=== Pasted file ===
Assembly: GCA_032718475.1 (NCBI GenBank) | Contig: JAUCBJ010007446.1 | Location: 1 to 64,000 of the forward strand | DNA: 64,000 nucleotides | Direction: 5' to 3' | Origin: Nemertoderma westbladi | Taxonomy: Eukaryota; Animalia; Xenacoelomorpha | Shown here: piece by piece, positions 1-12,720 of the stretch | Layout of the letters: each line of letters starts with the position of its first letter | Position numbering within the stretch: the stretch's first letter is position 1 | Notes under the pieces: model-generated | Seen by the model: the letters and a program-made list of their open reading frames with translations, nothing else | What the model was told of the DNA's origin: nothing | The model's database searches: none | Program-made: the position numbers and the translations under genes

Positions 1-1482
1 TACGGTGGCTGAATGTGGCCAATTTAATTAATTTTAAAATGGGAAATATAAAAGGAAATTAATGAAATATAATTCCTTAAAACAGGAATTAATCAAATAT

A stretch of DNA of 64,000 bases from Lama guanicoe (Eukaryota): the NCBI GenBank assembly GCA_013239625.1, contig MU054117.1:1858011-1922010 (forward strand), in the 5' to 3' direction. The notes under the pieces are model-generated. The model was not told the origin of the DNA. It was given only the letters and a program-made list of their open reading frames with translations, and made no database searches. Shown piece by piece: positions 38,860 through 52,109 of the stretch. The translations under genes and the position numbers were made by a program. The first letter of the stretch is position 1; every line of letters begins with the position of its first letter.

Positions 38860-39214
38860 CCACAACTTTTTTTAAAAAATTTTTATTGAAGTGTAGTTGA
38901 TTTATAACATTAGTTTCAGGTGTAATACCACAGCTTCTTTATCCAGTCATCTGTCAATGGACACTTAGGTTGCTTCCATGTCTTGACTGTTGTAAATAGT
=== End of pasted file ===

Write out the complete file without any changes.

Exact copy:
Assembly: GCA_032718475.1 (NCBI GenBank) | Contig: JAUCBJ010007446.1 | Location: 1 to 64,000 of the forward strand | DNA: 64,000 nucleotides | Direction: 5' to 3' | Origin: Nemertoderma westbladi | Taxonomy: Eukaryota; Animalia; Xenacoelomorpha | Shown here: piece by piece, positions 1-12,720 of the stretch | Layout of the letters: each line of letters starts with the position of its first letter | Position numbering within the stretch: the stretch's first letter is position 1 | Notes under the pieces: model-generated | Seen by the model: the letters and a program-made list of their open reading frames with translations, nothing else | What the model was told of the DNA's origin: nothing | The model's database searches: none | Program-made: the position numbers and the translations under genes

Positions 1-1482
1 TACGGTGGCTGAATGTGGCCAATTTAATTAATTTTAAAATGGGAAATATAAAAGGAAATTAATGAAATATAATTCCTTAAAACAGGAATTAATCAAATAT

A stretch of DNA of 64,000 bases from Lama guanicoe (Eukaryota): the NCBI GenBank assembly GCA_013239625.1, contig MU054117.1:1858011-1922010 (forward strand), in the 5' to 3' direction. The notes under the pieces are model-generated. The model was not told the origin of the DNA. It was given only the letters and a program-made list of their open reading frames with translations, and made no database searches. Shown piece by piece: positions 38,860 through 52,109 of the stretch. The translations under genes and the position numbers were made by a program. The first letter of the stretch is position 1; every line of letters begins with the position of its first letter.

Positions 38860-39214
38860 CCACAACTTTTTTTAAAAAATTTTTATTGAAGTGTAGTTGA
38901 TTTATAACATTAGTTTCAGGTGTAATACCACAGCTTCTTTATCCAGTCATCTGTCAATGGACACTTAGGTTGCTTCCATGTCTTGACTGTTGTAAATAGT